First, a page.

No. They only want to preserve a status quo, so offer us the cookie dough of democracy when it suits them but then hide it from us later on, claiming it's bad for our teeth. If the public had chosen a name like "Invictus" or even "Mandela", the government would have jumped right behind it with press releases about democratic voting systems indicating the best of Britain's character. To deny its special place in our national character is almost dictatorial.
But is Sir David Attenborough a good name for a boat? What would you call the boat if you had the autonomy to decide?
David Attenborough is a great name for a boat. It's a name that I can thoroughly endorse. I think that the next boat Britain makes should be called Sir David Attenborough. But Boaty McBoatface is genius, it's beautiful, it's poetic. To deny the ship its rightful name would be like still calling Muhammad Ali, Cassius Clay. I know that this whole drama will soon fade from public consciousness and we'll all go back to wondering who "Becky with the Good Hair" is. If I was in charge, I would have been democratic and sided with the people.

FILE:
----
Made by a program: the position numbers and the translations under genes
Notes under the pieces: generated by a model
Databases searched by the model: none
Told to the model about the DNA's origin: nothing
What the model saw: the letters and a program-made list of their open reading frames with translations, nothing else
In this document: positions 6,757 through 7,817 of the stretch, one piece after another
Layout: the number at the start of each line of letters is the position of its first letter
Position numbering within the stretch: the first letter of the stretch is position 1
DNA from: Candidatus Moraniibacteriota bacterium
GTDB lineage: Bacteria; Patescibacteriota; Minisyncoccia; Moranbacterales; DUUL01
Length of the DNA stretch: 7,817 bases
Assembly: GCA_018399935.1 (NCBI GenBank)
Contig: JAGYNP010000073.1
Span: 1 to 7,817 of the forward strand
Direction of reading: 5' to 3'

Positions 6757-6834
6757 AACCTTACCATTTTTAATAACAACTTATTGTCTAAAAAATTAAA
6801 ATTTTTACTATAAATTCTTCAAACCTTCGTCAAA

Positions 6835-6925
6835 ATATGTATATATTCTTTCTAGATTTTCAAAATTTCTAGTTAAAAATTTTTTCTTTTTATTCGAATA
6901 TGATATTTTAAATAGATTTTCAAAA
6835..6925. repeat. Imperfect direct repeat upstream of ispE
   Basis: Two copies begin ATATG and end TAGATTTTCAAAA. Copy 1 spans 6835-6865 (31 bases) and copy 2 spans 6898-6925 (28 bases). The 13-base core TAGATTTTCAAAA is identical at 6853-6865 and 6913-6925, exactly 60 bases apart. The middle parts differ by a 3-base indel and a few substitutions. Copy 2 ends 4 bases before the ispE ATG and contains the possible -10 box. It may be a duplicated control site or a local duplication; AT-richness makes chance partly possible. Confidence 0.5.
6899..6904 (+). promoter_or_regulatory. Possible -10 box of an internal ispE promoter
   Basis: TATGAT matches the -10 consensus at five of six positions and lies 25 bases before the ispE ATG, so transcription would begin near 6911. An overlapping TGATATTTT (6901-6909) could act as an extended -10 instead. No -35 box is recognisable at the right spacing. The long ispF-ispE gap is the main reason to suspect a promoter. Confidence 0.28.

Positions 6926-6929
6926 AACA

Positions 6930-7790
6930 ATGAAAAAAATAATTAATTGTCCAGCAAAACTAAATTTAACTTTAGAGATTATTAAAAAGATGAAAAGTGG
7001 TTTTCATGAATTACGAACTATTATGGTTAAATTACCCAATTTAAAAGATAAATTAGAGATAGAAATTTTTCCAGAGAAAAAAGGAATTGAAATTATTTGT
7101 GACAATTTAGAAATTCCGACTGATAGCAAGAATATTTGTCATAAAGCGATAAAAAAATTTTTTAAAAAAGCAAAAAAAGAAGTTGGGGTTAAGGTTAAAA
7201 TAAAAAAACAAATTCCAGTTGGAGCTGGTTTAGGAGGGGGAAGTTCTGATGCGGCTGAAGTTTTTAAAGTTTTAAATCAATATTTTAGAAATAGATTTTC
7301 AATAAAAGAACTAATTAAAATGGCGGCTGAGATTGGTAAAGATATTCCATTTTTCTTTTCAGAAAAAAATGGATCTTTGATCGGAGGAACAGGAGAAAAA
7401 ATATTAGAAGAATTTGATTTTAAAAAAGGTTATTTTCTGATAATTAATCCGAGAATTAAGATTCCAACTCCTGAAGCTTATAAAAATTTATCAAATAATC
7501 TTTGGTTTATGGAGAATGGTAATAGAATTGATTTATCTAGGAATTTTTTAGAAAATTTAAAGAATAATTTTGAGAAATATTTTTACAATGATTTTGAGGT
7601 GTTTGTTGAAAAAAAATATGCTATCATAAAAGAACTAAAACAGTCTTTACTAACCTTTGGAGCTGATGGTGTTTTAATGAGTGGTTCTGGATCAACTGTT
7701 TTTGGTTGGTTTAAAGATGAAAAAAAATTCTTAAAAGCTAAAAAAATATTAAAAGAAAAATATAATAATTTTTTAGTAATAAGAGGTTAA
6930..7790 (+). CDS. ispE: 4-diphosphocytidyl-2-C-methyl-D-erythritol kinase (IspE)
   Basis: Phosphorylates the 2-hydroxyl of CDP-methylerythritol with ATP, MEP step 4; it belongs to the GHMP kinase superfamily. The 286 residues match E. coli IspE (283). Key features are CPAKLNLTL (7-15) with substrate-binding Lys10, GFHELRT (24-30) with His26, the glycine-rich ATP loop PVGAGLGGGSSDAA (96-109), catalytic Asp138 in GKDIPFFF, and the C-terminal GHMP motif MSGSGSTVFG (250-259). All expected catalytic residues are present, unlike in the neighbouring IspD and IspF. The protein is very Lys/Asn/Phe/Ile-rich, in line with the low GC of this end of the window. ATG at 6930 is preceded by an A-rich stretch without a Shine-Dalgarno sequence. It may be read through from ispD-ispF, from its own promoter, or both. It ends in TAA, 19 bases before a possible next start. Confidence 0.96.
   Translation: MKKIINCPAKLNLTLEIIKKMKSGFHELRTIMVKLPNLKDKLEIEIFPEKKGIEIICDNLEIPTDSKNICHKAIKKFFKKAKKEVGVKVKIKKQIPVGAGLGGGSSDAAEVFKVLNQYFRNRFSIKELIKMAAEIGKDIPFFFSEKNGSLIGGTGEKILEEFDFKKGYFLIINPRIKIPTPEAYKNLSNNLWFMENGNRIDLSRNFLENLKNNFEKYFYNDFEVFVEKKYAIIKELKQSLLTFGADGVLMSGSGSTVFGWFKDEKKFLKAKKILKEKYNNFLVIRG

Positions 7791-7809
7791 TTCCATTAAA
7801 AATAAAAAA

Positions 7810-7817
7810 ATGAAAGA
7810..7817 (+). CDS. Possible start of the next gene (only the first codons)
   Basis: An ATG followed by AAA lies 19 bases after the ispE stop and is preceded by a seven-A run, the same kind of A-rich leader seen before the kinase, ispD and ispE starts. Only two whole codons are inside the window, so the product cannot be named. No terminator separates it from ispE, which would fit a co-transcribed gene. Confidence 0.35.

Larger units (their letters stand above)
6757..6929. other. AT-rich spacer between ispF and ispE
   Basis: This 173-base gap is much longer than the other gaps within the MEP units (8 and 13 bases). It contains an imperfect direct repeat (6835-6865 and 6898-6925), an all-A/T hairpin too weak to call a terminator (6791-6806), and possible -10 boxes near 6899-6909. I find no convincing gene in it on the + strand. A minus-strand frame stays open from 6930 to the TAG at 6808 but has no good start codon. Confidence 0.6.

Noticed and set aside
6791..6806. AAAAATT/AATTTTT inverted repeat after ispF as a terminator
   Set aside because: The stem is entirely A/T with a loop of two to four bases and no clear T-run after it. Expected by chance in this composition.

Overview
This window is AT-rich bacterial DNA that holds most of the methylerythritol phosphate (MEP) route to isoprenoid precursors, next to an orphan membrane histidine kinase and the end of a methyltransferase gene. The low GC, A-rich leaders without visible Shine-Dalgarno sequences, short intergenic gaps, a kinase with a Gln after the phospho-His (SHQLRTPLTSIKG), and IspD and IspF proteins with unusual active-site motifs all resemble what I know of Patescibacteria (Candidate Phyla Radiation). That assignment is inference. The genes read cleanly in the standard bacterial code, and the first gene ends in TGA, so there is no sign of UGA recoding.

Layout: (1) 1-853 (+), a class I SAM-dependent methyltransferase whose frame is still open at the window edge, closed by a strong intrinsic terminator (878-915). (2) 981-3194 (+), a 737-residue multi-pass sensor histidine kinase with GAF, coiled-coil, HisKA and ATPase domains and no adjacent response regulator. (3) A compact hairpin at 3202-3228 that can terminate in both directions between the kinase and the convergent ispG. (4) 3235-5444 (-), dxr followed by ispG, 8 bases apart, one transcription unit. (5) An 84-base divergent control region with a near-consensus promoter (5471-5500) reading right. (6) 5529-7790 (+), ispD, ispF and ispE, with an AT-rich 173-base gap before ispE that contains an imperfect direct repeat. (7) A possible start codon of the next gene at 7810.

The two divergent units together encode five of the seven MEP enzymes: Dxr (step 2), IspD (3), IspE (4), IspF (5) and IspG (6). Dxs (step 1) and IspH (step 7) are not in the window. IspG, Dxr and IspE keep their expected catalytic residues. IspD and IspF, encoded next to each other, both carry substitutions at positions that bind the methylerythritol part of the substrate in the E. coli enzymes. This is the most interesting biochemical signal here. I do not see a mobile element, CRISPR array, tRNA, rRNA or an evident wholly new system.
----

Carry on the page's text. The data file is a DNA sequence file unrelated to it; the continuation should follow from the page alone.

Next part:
Can we have one last poem for the legacy of Boaty McBoatface?
There once was a Royal ship called Boaty
That the public decided by voting,
The Government reassessed,
And doing what they do best,
They renamed it after one of their homies!
Thanks, Gee, and thanks everyone.